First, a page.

The highest compliment I can pay these Knicks is that, when I came down with a crippling headache in the second half of Sunday’s 121-113 loss, it wasn’t caused by the basketball I was watching. No, the basketball was fine—pleasant, even. Sure, if you’re the kind of fan who prizes DE-FENSE above all else, then this was not the game for you. Neither the Knicks nor the Pacers were capable of stopping a simple pick-and-roll. But beggars can’t be choosers, and right now Knicks fans are certainly beggars.
New York held a one-point lead at the end of one quarter thanks to the offensive exploits of Enes Kanter. That lead turned into a six-point deficit by halftime, and ballooned into a 20-point hole fairly early in the Third Quarter of Doom, but the Knicks battled back in the fourth thanks mainly to their second unit of Kyle O’Quinn, Frank Ntilikina and Emmanuel Mudiay (new guy!). They couldn’t quite get the deficit below 6-7 points, though, because the Pacers still have their All-Star. Victor Oladipo responded every time the Pacers needed him to. Gee, it must be nice to still have your All-Star. I hate you, Pacers.
— Welcome to the Knicks, Emmanuel Mudiay!
.@emmanuelmudiay #KNiCKS DEBUT 2018.02.11 at Pacers - 14 Pts, 10 Asts in 1st Knicks Game! https://t.co/NeKsZw34r1— Dawkins (@DawkinsMTA) February 12, 2018
That’s right, folks—Mudiay stepped onto the court without so many as a practice session with his new teammates and immediately dropped 14 points and 10 assists. He felt one assist short of the all-time record for a Knicks debut: Jalen Rose had 11 back in the day.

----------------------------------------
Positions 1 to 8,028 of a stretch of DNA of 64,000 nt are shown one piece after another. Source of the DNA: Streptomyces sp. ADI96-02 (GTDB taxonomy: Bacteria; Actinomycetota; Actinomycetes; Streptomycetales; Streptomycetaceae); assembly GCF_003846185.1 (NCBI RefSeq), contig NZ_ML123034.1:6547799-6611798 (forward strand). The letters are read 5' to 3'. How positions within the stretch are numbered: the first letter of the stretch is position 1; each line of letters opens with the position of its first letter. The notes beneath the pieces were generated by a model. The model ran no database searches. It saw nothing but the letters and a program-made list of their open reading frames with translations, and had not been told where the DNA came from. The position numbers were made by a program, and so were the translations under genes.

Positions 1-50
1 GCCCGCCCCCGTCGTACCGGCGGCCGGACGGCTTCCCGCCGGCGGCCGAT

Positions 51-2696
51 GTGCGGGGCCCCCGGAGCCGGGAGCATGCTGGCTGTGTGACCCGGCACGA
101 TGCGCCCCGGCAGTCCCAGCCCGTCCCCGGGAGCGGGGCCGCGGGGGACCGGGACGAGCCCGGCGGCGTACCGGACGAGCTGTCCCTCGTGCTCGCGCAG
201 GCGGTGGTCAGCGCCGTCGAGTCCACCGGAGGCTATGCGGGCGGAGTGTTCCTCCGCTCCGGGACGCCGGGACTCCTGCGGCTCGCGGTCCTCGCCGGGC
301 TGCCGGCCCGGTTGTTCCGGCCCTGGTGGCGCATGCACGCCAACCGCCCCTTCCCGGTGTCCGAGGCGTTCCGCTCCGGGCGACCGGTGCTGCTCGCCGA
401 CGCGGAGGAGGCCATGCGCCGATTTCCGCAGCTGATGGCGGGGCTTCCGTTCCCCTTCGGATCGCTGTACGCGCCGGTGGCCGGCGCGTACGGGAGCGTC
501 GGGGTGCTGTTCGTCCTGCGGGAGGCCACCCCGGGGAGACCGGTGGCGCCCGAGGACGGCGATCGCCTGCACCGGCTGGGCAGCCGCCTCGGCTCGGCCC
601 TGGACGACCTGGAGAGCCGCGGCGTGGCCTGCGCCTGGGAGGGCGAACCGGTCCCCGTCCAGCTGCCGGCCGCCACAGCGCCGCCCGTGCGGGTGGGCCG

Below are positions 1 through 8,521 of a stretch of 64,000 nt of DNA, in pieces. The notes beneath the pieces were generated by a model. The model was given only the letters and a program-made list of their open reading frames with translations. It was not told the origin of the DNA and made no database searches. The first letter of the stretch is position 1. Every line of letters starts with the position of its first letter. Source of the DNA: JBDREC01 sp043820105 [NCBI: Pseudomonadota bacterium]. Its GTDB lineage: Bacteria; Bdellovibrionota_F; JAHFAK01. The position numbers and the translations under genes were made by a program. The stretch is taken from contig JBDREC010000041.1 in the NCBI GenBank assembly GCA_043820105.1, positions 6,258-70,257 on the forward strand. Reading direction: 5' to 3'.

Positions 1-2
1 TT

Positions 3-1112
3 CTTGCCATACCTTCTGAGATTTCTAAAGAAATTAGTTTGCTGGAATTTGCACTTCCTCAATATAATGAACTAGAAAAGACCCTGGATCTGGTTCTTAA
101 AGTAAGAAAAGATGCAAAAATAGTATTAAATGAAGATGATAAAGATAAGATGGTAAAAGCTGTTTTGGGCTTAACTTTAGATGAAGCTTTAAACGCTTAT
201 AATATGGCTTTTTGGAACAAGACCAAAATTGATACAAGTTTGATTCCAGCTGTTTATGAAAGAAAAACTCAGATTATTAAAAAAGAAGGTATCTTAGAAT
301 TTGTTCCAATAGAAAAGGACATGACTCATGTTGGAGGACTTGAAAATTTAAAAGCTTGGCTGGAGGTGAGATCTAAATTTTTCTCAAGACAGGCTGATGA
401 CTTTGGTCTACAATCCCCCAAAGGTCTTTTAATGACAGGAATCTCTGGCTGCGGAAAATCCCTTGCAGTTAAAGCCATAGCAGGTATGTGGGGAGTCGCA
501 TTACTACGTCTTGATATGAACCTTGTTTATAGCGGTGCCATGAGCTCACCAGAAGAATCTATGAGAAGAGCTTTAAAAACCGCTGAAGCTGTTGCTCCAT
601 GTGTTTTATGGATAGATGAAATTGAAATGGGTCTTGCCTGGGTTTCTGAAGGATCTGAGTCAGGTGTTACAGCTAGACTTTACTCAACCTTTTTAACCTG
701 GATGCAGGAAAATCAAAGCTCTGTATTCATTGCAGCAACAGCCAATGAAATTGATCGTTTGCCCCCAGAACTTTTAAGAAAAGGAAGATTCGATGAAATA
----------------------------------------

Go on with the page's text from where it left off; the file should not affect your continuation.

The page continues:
Truly it was Mudiay’s passing which stood out the most. Dude was slinging cross-court, no-look laser beams directly into the hands of his teammates. He seems particularly efficient at finding teammates in the corners. Considering how the Knicks have ignored the corner three for the past few years, Mudiay appeared as a lone prophet of offense, emerging from the desert.
Not that it was all peaches and cream from Mudiay—he only shot 5-14 from the field, including 2 of his last 11 after starting the game 3-3. He consistently missed shots at the rim, which we’ve been told is one of his biggest weaknesses. Time to get that stuff together, Emmanuel.
— As for the Knicks’ other young point guard, Frank Ntilikina had his best game in a while, even if the overall numbers don’t necessarily support that conclusion. Frank scored 12 points on 3-7 shooting, though he was bailed out by his opponent fouling him on two jump shots. He was perfect off the catch, shooting 2-2 from beyond the arc. I’d like to see him shooting more threes off the catch with Mudiay handling the ball. Frank played most of his 30 minutes alongside Mudiay, who indeed did most of the ball-handling. Frank isn’t yet assertive enough to take control of the offense when playing next to another point guard, so I’d like to see him playing as the lone point guard more often. Still, he finished plus-8 in a game the Knicks lost by 8, and the team looked far more dangerous on both ends of the floor when he was out there. Good show. The Frank-Mudiay pairing was delightful. To quote P&T’er Latvian Prankster, they make so much sense together.
— Most important stat of the night: 8 minutes for Jarrett Jack. He did start both halves, but was pulled quickly in the first and third, never to return. It would appear that Jeff Hornacek is finally getting the point.
— The Knicks were obliterated on the boards despite solid numbers from Enes Kanter (11 rebounds) and Michael Beasley (13 rebounds).
— Luke Kornet (zero points on 0-3 shooting) struggled mightily in his first game since his sterling NBA debut, though he might have been thrown off by playing out of position at power forward the entire time.
Knicks back at it Monday against Philly. Keep on tanking, sons!